A few years later, in the fall of 1980, a kid I played football with called Pat Crane lent me London Calling!, Singles Going Steady,  and an 10″ EP (on green vinyl!) called Klark Kent. Pat’s records changed the way I listened to music. Before that, it was metal bands and whatever was on heavy rotation on KDKB. I’d buy records with the money I made working for my dad. He built houses then. I’d ask for records as gifts, too.

In the late-80’s, everyone started selling their records (or giving them away!) and replacing them with CD’s. By this time, I was friends with Ben Wood and Mike Pawlicki and Clayton Agent. They worked at Zia. I sold some of my records to Ben and Clayton when left Zia to open their own store  in ’87.  (I just wanted to help out Ben a little starting out — although he didn’t take many of mine.) Mike joined the crew almost immediately, and Eastside Records became my go-to. By 2000, records were really cheap and I was buying a lot. But that didn’t last too much longer.

I moved to Los Angeles in 2009. I kept buying, even though records weren’t cheap anymore. Then, seemingly overnight, they got expensive. Really expensive. There were a few more years where you could still score some at a flea market, but those days are pretty much gone, too.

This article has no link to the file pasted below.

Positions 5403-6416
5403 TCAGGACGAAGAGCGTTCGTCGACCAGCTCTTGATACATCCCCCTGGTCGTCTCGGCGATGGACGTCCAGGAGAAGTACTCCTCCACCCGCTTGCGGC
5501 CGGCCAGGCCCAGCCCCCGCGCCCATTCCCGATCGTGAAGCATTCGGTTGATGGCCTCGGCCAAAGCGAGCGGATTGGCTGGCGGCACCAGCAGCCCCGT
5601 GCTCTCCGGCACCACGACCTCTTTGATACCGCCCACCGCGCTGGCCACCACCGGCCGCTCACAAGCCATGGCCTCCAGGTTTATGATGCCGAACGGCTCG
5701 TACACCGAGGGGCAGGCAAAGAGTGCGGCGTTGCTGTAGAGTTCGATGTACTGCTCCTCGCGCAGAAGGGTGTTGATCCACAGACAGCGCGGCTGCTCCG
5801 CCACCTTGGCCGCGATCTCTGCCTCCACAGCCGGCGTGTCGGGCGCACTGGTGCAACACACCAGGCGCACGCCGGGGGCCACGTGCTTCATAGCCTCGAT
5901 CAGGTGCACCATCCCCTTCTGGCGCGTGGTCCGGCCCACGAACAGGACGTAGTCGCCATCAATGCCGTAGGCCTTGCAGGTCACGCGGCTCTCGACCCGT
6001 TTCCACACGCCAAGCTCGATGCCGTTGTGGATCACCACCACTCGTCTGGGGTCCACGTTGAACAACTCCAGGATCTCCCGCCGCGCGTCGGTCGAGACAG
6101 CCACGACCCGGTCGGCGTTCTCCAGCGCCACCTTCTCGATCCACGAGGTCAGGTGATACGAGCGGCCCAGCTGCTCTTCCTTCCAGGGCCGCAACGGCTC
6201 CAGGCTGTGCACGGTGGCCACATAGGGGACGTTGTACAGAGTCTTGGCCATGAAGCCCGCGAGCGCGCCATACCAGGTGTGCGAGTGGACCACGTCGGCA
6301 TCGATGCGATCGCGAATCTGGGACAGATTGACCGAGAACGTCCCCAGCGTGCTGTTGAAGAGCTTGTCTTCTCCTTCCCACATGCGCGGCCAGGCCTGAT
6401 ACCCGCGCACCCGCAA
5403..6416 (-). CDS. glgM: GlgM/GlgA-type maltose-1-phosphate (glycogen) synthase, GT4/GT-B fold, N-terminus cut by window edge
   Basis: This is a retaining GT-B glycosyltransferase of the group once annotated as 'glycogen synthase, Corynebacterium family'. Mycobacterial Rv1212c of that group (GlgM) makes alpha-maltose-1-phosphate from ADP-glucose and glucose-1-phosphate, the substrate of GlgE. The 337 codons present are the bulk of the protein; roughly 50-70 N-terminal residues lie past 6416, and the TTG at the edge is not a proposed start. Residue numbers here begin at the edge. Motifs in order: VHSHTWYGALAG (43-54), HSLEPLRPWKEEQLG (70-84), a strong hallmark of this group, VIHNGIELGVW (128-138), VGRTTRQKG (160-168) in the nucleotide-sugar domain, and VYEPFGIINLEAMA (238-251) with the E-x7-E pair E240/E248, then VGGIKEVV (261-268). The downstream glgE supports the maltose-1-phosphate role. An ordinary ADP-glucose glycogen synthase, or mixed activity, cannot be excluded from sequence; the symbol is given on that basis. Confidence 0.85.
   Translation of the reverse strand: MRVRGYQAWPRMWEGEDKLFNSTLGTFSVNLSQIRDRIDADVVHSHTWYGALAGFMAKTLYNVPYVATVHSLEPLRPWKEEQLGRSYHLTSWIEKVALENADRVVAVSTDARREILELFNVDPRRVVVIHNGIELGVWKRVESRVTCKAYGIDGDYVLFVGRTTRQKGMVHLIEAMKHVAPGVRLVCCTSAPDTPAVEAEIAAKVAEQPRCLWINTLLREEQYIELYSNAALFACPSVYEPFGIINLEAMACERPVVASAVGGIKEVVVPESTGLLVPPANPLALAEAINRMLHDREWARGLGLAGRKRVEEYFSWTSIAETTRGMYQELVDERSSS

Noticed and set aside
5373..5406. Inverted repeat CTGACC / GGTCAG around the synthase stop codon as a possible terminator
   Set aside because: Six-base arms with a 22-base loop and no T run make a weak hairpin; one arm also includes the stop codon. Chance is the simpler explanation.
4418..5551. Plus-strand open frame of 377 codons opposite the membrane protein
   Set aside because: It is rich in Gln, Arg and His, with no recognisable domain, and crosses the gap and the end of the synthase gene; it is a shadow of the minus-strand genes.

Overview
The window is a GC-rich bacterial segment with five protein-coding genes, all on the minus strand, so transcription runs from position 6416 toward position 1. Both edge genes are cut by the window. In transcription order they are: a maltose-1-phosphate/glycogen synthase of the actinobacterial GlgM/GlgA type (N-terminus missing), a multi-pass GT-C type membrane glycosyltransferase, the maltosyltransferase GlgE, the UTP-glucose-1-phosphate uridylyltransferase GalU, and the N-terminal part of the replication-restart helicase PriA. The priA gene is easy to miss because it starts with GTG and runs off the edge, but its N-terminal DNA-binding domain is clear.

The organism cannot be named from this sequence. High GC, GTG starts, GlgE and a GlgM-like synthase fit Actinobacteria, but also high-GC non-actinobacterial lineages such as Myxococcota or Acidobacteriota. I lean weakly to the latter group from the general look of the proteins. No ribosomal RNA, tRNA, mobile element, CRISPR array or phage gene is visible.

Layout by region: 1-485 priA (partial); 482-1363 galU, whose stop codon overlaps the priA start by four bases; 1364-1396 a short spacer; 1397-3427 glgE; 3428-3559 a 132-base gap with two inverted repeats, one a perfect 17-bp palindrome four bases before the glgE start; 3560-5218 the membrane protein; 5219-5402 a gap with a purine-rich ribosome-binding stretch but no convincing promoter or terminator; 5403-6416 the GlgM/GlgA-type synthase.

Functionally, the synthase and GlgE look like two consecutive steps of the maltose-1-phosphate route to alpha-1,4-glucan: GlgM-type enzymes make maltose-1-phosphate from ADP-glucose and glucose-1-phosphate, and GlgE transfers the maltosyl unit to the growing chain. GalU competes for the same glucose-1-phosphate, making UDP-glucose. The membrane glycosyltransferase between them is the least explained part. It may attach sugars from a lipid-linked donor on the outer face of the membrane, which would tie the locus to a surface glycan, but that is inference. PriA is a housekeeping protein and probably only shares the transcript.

My mom had a stroke. Elder care begins now. There’s no room at her place for 30 boxes of records; and honestly, I’ve been over them for a while. I think what I’m gonna miss most is The Ritual: picking out the LP from my wall of records; sliding it out of its sleeve; placing it on the turntable; gently pulling the trigger on the anti-static gun and then immediately running the brush along the grooves to pull off any dust; then finally listening while I read the linear notes off the back; or, even better, opening the gatefold to check out whatever was going on in there. And the warmth analogue brings to a room!